We open-sourced our debiasing module a few weeks ago.
In this post, we give an introduction to bias in computer vision models, we discuss our new research on debiasing models, and we show how you can debias your own model with our open-source code.
The use of facial recognition software is becoming more and more common around the world. Facial recognition algorithms are currently being used by the US government to match application photos from people applying for visas and immigration benefits, to match mugshots, and to match photos as people cross the border into the USA. However, a recent study showed that most of these algorithms exhibit bias based on race and gender. For example, some of the algorithms were 10 or 100 times more likely to have false positives for Asian or Black people, compared to white people. This means that a Black or Asian person is more likely to be arrested for a crime they didn’t commit. In fact, this has already happened in Michigan. A Black man was falsely arrested and detained for 30 hours because a machine learning algorithm picked his identity based on security camera footage of a different Black man.
This bias is also prevalent in other forms of computer vision research. For instance, researchers at Duke University recently released PULSE, an algorithm which upscales blurry/pixelated images using machine learning. It works by using StyleGAN to generate a brand-new face whose downscaled image is similar to the input. However, uploading a pixelated image of Obama results in a white man. In fact, many images of POC result in images of white people (Source: Twitter @Chicken3gg).
Some deep learning experts have speculated that this bias is due to the training dataset – most of the images used to train the machine learning model were white people. However, the bias is due to other more subtle reasons as well. See this NeurIPS 2019 talk by Emily Denton and this CVPR 2020 talk by Timnit Gebru for more information on bias that can arise in computer vision research.
Debiasing neural networks
There are many algorithms for debiasing computer vision models, but the majority of methods require retraining the entire model from scratch. This is not always practical, because it is becoming increasingly common for computer vision models to be fine-tuned from very large pretrained models on large datasets such as ImageNet, which can take hundreds of GPU hours to retrain. Instead, we have developed post-hoc debiasing techniques, which take as input a pretrained model and a validation dataset, and then debias the model through fine-tuning.
We recently released three new post-hoc algorithms for debiasing neural networks, as explained in this earlier blog post. The first two methods are zeroth order optimization techniques which work well for tabular data (such as Census data or Criminal record data), but are not powerful enough to effectively debias structured data like sets of images. In order to debias image datasets, we focus on our third algorithm – adversarial fine-tuning. This is a powerful algorithm that uses a technique that is similar to GANs to debias computer vision models. Our algorithm trains a new neural network, a discriminator, to predict the bias of the original neural network. This effectively gives us a proxy for the bias loss that is differentiable, enabling the use of first-order optimization techniques such as gradient descent to fine-tune the original neural network. Adversarial learning has recently been proposed as an in-processing method for debiasing, but it has never been used as a post-hoc debiasing method until our work.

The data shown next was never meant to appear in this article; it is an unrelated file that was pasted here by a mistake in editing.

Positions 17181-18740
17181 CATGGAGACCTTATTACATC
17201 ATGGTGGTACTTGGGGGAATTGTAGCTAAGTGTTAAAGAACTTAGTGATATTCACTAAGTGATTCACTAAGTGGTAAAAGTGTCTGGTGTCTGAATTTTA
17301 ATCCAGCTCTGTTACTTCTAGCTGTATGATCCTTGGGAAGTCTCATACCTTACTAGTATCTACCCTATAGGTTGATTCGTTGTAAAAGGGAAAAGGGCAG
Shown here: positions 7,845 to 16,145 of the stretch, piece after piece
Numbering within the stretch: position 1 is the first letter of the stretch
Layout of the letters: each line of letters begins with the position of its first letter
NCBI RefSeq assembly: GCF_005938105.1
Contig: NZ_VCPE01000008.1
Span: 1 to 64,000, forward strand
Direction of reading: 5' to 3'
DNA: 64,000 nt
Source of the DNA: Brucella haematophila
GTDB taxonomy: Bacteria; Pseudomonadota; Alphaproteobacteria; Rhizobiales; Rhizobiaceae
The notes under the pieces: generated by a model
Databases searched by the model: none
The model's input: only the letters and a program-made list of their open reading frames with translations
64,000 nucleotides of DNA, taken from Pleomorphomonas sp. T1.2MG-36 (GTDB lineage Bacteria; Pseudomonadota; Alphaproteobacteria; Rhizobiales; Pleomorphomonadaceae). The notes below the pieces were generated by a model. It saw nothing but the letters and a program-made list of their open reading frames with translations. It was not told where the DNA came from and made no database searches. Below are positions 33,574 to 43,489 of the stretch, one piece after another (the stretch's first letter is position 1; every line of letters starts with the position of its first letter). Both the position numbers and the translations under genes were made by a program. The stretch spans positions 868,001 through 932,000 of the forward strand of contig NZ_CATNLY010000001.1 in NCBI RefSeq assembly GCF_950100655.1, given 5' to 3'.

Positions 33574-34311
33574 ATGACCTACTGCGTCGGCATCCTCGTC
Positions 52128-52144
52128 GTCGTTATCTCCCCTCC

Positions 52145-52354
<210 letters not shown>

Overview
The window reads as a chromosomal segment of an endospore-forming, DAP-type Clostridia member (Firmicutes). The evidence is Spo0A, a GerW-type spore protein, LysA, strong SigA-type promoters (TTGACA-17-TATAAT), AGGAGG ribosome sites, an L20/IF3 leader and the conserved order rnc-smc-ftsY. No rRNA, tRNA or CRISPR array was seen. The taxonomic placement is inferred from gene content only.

Results on the CelebA dataset
The CelebA dataset, shown above, is a popular image dataset used in computer science research. This dataset consists of 200,000 images of celebrity head-shots, along with attributes such as “smiling”, “young”, gender, and race. A number of groups have trained neural networks to predict these labels simply by looking at the photo. Disclaimer: machine learning researchers/practitioners should strive to get rid of datasets that give binary labels to attributes such as gender, attractiveness, and race, but our techniques will help to debias models that have already been trained on this type of dataset.
We found the dataset to contain bias for a number of reasons. For example, the dataset consists of 3.3% Black people and 73.8% white people. Since there are 22x more white people than Black people, models trained on this dataset often have biased predictions. We show that our algorithm is able to debias these models with respect to predicting attributes such as “smiling” and “young”. The results below show the results from the model before any debiasing algorithms were applied and after we operated on the model using one of our algorithms.
In our experiments, we used average odds difference (AOD) to measure bias, which computes the difference in the true positive rates and the false positive rates for the protected and unprotected classes. We see that the predictions are often improved for the protected class and unaffected for the unprotected class.
In both experiments we tried, the adversarial model improves *both* accuracy and bias, compared to the original model, and compared to another of our techniques, random perturbation. See our paper for the full results compared to benchmark debiasing algorithms.
To debias your own machine learning models, follow the instructions in the readme of our github repository.
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